Morality itself is a contentious area. Both Islamophobes and Islamic extremists usually define morality in terms of its cultural apparent manifestations, rather than its core values and fundamental meanings. Thus, both of them wrongly claim an upper moral ground. The role of scholarship is to endeavour to propose a much-needed balance between universalism and relativism in morality. In this view, certain moral values would form a basis for consensus amongst all, such as the ones mentioned above, despite the relative manifestations that they might take in various social and/or religious contexts. The proposed relativism does not mean and should not be used to justify acts that are against universal human rights. Universal, that is, basic human rights should form another widely-accepted and firm common area.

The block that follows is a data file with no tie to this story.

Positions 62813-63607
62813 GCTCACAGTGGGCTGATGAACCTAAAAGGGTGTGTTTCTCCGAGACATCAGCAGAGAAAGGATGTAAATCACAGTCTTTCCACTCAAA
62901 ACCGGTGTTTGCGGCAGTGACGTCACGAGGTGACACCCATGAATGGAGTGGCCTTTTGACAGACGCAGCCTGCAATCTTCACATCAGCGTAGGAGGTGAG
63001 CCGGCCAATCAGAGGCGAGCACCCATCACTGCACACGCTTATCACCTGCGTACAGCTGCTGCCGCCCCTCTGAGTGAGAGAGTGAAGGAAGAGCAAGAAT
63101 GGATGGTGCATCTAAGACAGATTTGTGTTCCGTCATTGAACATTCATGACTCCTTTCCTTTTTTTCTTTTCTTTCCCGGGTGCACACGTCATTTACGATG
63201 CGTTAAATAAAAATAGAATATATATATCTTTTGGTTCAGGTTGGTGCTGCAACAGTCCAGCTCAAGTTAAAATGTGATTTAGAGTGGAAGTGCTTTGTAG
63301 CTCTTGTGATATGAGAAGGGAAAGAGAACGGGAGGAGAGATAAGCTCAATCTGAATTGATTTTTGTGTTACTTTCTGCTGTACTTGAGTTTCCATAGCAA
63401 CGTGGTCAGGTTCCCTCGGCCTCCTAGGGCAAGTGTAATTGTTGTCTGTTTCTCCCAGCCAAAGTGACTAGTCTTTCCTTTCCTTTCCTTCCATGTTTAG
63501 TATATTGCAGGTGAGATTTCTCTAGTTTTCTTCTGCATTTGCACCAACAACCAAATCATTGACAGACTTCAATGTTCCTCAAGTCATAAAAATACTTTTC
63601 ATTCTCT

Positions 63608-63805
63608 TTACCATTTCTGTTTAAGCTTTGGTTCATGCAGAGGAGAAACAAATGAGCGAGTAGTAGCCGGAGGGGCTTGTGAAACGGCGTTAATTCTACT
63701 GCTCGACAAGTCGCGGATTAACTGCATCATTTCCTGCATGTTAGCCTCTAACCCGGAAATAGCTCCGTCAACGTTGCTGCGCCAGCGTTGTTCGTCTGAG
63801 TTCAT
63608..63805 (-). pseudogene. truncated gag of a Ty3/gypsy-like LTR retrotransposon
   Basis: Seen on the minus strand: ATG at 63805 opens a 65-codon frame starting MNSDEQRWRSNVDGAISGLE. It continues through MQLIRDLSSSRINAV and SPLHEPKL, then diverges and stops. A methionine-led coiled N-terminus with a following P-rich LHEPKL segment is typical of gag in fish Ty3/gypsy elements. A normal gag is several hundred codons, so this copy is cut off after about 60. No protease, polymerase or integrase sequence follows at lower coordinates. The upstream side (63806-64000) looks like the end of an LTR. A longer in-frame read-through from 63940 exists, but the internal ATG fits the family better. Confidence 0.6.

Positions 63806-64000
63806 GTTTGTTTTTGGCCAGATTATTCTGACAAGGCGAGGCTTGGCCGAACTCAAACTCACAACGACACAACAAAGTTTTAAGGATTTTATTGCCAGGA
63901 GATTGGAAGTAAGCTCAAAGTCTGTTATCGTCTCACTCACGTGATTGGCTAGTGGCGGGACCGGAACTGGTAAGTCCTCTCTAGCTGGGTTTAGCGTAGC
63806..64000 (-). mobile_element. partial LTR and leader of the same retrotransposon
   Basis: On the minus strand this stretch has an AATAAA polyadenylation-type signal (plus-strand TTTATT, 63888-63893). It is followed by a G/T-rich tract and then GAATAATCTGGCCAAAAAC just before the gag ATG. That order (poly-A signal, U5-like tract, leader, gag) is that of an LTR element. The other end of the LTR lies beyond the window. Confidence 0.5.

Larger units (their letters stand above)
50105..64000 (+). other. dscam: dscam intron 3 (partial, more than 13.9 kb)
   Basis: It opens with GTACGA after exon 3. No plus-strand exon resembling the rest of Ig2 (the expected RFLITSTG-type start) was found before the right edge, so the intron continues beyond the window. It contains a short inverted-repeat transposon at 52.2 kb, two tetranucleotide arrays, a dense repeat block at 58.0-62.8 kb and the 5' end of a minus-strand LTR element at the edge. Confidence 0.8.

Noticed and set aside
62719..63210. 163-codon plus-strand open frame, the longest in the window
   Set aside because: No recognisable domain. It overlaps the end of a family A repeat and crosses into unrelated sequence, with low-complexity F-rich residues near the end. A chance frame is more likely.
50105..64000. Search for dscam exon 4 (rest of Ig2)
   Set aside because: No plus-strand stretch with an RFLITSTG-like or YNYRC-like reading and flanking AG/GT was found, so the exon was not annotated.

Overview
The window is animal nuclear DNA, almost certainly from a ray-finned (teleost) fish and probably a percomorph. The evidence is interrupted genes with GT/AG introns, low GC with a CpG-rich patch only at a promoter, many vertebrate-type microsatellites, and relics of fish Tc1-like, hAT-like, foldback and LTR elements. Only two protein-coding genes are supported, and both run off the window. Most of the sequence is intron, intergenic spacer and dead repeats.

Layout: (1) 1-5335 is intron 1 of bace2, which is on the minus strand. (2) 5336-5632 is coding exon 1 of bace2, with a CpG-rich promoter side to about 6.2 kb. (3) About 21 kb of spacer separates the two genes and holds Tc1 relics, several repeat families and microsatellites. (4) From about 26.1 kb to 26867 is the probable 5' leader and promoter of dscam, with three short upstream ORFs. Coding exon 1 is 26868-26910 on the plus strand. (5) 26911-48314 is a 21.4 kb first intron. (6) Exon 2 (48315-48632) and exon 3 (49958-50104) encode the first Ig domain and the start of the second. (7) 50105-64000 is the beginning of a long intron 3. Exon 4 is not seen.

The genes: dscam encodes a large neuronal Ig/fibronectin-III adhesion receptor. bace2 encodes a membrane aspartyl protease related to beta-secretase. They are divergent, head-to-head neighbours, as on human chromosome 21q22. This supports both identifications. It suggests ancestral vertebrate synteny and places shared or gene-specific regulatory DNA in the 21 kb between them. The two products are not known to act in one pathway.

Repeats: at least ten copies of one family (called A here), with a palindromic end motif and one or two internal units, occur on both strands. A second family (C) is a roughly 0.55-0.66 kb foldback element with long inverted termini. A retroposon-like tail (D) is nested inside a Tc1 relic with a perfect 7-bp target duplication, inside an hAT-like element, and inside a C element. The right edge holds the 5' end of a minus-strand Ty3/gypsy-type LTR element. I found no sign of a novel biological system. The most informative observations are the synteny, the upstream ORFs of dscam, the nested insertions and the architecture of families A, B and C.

To conclude, therefore, scholars should struggle to achieve wide public consensus over a certain group of universal moral values, such as justice, equality, peace, basic human rights, co-existence, tolerance, cooperation, and moral behaviour. Then, a further intellectual struggle is needed in order to convince the largest possible number of people that the cultural manifestations of these values are relative and could display themselves in various social colours and shapes. These manifestations are valid as long as they, again, do not violate basic universal values and human rights. Promoting these universal principles will, hopefully, attract people who have tendencies to join Islamophobic or Islamic extremist campaigns, from all sides, and draw them to a universal common ground.